European authorities were right to shut down air traffic over the past week to avert any risk of disaster if planes flew through thick clouds of volcanic dust from Iceland, an international volcano expert says.
Henri Gaudru, a United Nations scientific adviser with 40 years of experience in studying volcanic eruptions, told a news conference there had never been any serious study of the effect of such dust on jet engines.
“In the absence of reliable facts, the only thing to do was to stop aircraft from flying, given the risk to planes of suffering serious engine damage, perhaps crashing,” said Gaudru, French president of the European Volcanological Society.
“This was not an over-reaction. We simply do not know enough about these clouds and what can happen to planes flying into them,” he said, speaking as Iceland’s Eyjafjallajokull began spewing less ash and European skies reopened to air traffic.
Some politicians and commentators across Europe, as well as airlines, have suggested authorities acted too hastily in grounding flights last Thursday as the plume from the volcano spread across large areas of the continent.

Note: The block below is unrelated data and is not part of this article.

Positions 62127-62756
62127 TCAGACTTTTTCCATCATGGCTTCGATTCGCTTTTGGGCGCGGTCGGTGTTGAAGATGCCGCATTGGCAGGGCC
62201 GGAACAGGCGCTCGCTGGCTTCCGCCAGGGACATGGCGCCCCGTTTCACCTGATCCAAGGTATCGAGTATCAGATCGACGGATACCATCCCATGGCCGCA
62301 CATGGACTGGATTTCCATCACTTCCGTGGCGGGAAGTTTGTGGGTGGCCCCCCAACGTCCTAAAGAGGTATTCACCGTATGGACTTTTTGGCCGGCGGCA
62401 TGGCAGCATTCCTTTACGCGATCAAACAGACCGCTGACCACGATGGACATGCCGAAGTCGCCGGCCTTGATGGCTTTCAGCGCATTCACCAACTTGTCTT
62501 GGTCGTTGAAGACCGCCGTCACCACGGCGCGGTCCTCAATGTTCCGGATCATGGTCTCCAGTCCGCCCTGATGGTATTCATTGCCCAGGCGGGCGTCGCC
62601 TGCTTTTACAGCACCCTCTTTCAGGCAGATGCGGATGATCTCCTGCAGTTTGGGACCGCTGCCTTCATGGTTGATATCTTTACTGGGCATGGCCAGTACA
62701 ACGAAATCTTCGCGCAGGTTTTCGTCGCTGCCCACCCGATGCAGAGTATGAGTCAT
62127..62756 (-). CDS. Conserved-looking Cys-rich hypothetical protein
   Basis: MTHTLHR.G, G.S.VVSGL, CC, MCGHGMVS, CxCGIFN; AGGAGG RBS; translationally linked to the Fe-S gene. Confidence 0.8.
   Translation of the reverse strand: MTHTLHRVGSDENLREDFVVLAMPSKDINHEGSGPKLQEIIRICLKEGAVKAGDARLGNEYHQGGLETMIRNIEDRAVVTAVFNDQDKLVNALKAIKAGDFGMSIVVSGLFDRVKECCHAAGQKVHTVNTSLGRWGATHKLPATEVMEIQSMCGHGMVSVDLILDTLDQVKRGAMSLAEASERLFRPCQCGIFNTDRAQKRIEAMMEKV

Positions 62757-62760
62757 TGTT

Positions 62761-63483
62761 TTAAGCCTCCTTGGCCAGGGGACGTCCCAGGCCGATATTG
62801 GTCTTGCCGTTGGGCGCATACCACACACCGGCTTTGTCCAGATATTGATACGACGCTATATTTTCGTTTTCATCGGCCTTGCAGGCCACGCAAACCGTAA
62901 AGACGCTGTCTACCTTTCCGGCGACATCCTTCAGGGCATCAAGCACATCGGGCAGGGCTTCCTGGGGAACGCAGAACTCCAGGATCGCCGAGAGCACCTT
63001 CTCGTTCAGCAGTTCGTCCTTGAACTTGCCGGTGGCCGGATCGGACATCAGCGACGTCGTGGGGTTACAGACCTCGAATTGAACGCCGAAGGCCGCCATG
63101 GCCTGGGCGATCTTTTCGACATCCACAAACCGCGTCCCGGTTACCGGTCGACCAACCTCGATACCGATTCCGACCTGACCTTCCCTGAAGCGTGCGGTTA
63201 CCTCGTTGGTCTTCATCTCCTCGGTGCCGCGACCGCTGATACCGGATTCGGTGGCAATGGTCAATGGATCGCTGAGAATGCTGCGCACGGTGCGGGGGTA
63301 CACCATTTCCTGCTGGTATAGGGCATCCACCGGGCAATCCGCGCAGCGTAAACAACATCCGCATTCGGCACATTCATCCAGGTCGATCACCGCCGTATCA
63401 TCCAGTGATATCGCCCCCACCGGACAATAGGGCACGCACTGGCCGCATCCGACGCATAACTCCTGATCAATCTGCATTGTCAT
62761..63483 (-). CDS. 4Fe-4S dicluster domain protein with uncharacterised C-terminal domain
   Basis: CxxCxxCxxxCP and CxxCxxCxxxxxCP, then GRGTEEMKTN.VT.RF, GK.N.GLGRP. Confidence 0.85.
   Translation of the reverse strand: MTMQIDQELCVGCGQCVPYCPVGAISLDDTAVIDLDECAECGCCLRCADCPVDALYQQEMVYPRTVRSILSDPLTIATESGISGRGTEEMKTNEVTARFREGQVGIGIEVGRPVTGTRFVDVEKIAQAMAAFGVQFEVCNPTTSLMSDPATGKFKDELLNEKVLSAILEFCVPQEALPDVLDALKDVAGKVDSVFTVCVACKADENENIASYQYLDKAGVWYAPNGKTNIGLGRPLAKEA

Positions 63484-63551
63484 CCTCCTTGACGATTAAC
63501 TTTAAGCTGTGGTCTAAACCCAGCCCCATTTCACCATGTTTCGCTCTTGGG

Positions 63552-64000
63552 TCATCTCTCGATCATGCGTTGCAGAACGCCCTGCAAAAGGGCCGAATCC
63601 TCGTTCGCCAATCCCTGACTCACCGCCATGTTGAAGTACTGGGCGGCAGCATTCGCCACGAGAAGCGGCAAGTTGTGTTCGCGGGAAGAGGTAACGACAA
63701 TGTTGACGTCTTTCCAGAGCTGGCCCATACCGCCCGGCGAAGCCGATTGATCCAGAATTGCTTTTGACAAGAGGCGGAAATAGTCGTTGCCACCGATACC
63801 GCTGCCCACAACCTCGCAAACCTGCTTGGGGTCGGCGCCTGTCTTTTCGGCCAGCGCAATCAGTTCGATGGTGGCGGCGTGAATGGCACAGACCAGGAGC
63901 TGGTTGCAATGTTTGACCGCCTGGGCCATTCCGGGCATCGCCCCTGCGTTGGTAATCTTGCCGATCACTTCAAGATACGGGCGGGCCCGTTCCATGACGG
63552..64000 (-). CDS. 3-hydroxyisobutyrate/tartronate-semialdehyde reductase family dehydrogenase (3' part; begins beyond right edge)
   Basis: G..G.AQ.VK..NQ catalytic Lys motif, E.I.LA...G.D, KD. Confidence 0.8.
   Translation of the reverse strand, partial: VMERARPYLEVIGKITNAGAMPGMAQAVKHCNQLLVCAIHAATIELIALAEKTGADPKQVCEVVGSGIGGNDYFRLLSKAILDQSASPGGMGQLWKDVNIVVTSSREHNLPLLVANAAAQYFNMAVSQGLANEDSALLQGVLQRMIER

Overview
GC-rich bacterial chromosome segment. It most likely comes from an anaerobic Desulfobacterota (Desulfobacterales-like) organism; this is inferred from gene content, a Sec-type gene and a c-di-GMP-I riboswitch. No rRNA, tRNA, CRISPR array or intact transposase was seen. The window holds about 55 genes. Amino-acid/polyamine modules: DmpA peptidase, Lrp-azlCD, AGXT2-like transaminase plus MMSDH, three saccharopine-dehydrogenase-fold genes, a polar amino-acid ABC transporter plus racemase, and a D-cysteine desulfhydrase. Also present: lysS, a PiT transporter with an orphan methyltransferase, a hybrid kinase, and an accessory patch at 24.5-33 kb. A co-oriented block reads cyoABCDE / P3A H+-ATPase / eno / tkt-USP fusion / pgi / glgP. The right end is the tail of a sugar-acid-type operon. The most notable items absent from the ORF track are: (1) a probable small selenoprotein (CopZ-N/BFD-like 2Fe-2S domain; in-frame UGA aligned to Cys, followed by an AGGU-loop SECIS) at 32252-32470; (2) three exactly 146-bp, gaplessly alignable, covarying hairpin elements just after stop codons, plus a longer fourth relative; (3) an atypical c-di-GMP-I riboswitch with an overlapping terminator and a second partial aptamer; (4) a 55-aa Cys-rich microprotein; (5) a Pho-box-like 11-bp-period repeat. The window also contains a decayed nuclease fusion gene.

The global airlines body IATA says the closure had cost its members $1.7 billion by Tuesday, while tens of thousands of travellers were left stranded far from home.
“But imagine if nothing had been done and we’d had a crash with serious loss of life,” said spokeswomen Brigitte Leoni of the UN’s disaster reduction agency ISDR, which Gaudru advises. “What would people have said then?”
Gaudru, also president of the International Commission on Mitigation of Volcanic Disasters, said a proper study of the problem posed for aircraft by volcanoes should be carried out by aviation engineers, meteorologists and geophysicists.
“It would obviously be vital for future events of this type if we had answers to the questions that have been posed this time,” he said.
The expert, who has observed volcanoes around the world, said the next eruption by Vesuvius, at the centre of a densely populated area on the Bay of Naples in Italy, could also pose problems to aviation beyond the immediate region.
The volcano, which destroyed the Roman city of Pompeii in AD 79 and is regarded as one of the world’s most dangerous, last burst into life with force with a huge explosion in 1944 and specialists say it is likely to erupt again soon.
Although it has no glacier covering like its cousin in Iceland, its explosive nature sends clouds much higher and it could have a similar effect on aviation in at least southern and south-eastern Europe, Gaudru said.
Specialist scientists and other experts would be meeting in Tenerife in Spain’s Canary Islands from May 30 to June 6 at a meeting of the International Association of Volcanologists at which these issues would be discussed, he said.